• When they see India’s rising global stature..
  • When they see Russian President Vladimir Putin, undoubtedly the most powerful dictator of the day, has to come to India to placate India on Russia-Pakistan defence deals while desperately looking for business to keep running the Russian economy reeling under sanctions of US and European Union..
  • When they see US President Barack Obama cordially accepts India’s invitation to become the chief guest of its Republic Day function on January 26 while flatly refusing Pakistan’s request to extend his trip India’s neighbour..
  • When they see in their past and find they have lost every war they fought with India..
  • When they see in their past and reflect on the humiliating loss of East Pakistan and birth of today’s Bangladesh..

And the high tone of the rhetoric of Pakistan’s defence minister today is reflective of this frustrated mindset of nation’s ruling establishment and nothing more.

Yes, Pakistan is in no position to wage a direct war with India and it realized it a long ago and so it adopted the policy of waging proxy war in Jammu & Kashmir and other parts of India. It pushes terrorists in India. It pushes terror money in India. It tries to indoctrinate and radicalised Indian youth in the name of religion. It mentors separatists of Kashmir.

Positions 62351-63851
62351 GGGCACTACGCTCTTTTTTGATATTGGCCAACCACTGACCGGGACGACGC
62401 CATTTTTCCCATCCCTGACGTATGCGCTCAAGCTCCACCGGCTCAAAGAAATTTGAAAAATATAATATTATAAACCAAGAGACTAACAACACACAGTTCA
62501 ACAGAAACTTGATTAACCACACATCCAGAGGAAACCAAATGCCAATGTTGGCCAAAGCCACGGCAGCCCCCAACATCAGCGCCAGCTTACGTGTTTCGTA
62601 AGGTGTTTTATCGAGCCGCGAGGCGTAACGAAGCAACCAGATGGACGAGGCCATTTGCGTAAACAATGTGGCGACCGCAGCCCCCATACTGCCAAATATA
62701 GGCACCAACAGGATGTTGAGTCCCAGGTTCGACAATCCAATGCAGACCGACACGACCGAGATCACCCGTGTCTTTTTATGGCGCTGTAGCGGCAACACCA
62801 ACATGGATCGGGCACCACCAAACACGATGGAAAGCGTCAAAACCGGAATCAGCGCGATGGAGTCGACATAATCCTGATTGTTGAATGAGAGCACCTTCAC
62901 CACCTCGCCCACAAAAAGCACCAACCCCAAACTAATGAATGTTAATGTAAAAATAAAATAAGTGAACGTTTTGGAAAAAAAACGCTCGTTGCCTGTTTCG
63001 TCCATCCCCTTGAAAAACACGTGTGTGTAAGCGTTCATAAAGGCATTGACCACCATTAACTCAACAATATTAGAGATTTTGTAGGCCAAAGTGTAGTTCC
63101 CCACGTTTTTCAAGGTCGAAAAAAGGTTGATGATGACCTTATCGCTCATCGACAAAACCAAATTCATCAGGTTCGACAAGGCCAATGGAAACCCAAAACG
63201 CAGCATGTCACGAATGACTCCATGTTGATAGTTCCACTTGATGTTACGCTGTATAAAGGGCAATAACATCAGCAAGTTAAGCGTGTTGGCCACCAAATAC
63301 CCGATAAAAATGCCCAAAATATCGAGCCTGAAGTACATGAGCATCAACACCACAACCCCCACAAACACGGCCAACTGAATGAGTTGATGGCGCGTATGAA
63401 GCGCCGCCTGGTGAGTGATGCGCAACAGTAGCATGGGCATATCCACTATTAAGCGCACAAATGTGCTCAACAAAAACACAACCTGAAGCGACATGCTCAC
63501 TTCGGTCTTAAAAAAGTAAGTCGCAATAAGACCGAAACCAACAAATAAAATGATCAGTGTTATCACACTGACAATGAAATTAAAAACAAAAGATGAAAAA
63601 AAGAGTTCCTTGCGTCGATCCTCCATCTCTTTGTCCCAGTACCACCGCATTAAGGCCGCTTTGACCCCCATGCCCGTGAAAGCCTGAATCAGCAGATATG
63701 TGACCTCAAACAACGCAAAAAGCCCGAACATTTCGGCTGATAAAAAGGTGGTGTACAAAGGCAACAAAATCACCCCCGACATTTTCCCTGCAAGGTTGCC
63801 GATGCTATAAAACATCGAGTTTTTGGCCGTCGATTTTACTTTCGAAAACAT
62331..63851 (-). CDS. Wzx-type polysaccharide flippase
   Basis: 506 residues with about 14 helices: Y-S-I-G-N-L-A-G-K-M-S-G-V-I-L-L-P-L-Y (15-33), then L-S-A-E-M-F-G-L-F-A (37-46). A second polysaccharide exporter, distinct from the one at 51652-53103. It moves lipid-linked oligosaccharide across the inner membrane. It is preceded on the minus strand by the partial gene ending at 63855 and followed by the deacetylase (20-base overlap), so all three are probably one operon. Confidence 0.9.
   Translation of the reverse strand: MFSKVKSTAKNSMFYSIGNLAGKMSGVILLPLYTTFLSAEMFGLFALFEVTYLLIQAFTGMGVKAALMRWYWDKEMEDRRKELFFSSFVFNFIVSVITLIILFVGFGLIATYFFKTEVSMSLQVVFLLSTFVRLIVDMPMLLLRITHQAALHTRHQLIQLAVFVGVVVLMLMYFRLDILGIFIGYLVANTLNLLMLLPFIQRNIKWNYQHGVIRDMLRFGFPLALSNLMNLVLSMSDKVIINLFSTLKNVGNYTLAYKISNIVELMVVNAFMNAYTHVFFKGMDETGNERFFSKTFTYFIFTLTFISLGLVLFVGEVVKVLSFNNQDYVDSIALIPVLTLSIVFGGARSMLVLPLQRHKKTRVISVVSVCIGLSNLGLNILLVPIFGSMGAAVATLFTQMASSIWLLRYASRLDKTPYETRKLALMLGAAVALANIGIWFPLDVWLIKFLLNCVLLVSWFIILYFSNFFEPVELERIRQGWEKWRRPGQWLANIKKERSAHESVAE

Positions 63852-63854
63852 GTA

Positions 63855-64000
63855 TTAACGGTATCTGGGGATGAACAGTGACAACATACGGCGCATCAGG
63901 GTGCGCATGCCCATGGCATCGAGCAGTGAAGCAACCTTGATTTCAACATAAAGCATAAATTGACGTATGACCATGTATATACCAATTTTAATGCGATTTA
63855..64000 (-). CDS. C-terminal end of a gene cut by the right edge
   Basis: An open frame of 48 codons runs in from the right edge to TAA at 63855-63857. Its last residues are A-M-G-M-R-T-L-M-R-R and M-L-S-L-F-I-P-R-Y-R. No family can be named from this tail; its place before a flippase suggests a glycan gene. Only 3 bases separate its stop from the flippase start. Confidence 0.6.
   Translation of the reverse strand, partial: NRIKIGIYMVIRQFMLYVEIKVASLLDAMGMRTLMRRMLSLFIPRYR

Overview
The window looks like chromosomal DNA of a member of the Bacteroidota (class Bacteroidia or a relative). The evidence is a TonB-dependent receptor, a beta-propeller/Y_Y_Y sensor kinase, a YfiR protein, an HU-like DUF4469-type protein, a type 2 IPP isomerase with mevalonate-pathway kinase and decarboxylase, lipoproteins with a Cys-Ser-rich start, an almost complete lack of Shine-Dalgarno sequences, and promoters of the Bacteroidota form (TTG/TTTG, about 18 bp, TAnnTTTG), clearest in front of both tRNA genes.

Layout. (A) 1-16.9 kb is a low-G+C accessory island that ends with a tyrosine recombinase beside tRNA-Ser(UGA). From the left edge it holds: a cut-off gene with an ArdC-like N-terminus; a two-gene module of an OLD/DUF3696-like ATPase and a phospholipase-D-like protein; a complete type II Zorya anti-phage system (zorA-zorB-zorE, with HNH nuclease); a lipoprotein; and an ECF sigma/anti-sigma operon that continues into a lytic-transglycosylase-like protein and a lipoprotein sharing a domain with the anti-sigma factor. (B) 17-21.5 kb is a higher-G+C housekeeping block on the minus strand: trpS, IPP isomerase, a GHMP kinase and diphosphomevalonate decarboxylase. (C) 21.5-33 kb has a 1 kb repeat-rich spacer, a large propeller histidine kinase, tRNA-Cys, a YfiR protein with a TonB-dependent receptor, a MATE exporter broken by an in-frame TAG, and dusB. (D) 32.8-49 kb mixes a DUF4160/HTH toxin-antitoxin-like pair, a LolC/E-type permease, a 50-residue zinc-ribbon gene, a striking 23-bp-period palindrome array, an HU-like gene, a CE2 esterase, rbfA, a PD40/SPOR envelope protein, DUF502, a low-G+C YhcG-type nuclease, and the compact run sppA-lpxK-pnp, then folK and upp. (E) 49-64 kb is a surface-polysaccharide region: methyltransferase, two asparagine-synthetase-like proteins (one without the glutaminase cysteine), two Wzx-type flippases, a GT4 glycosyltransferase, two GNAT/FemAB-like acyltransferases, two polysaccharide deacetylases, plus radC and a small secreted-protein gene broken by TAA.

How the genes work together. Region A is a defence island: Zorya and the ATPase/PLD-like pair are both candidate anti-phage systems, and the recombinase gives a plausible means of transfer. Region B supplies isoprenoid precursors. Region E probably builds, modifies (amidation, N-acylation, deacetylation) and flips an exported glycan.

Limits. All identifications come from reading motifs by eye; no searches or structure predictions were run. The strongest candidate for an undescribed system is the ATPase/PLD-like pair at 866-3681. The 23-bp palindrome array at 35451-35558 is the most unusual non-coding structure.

And regular ceasefire violations by Pakistan are one of the guised channels to push terrorists in India. What is making Pakistani ruling establishment nervous and restless is that India is no more in the mood to play the Good Samaritan keeping restraint. It is giving befitting reply now, like it did in October 2014.

Don’t be surprised, if tomorrow, you come across the news that ‘Indian reply across the border with Pakistan forces Pakistani guns to go silent once again after facing heavy losses’.

©/IPR: Santosh Chaubey –


Pakistan sponsored terrorism in India pushed by Pakistan’s terror designs for India – it may be one of the evergreen subjects to be discussed on media platforms but in the prevailing geopolitical circumstances – with US President Barack Obama’s scheduled visit later this month – and with recent surge in terror threats and terror alerts – it has found a heightened relevance.

Pakistan has always been frustrated with and thus irritated on India and Barack Obama’s India visit as the chief guest of the Republic Day event on January 26 has touched the nervous cords again.

Being seen as a diplomatic coup by Narendra Modi, it only worsened the matters for Pakistan when US declared that Obama would not be visiting Pakistan while coming to South Asia, an unexpected letdown given the past precedents. And Obama’s flat refusal to Pakistan’s prostrated demands of Obama’s Pakistan visit only rubbed salt in the wound.

Further humiliation came with the American demand that Pakistan needed to mend its terror-infested courtyard decisively before ‘requesting’ a US presidential visit, something that Pakistan simply cannot afford, even if it itself is a big victim of insurgency with thousands killed in terror strikes each year, for state-sponsored terrorism has become the most important tool to feed the anti-India psychosis ruling the mindsets of the Pakistani elite.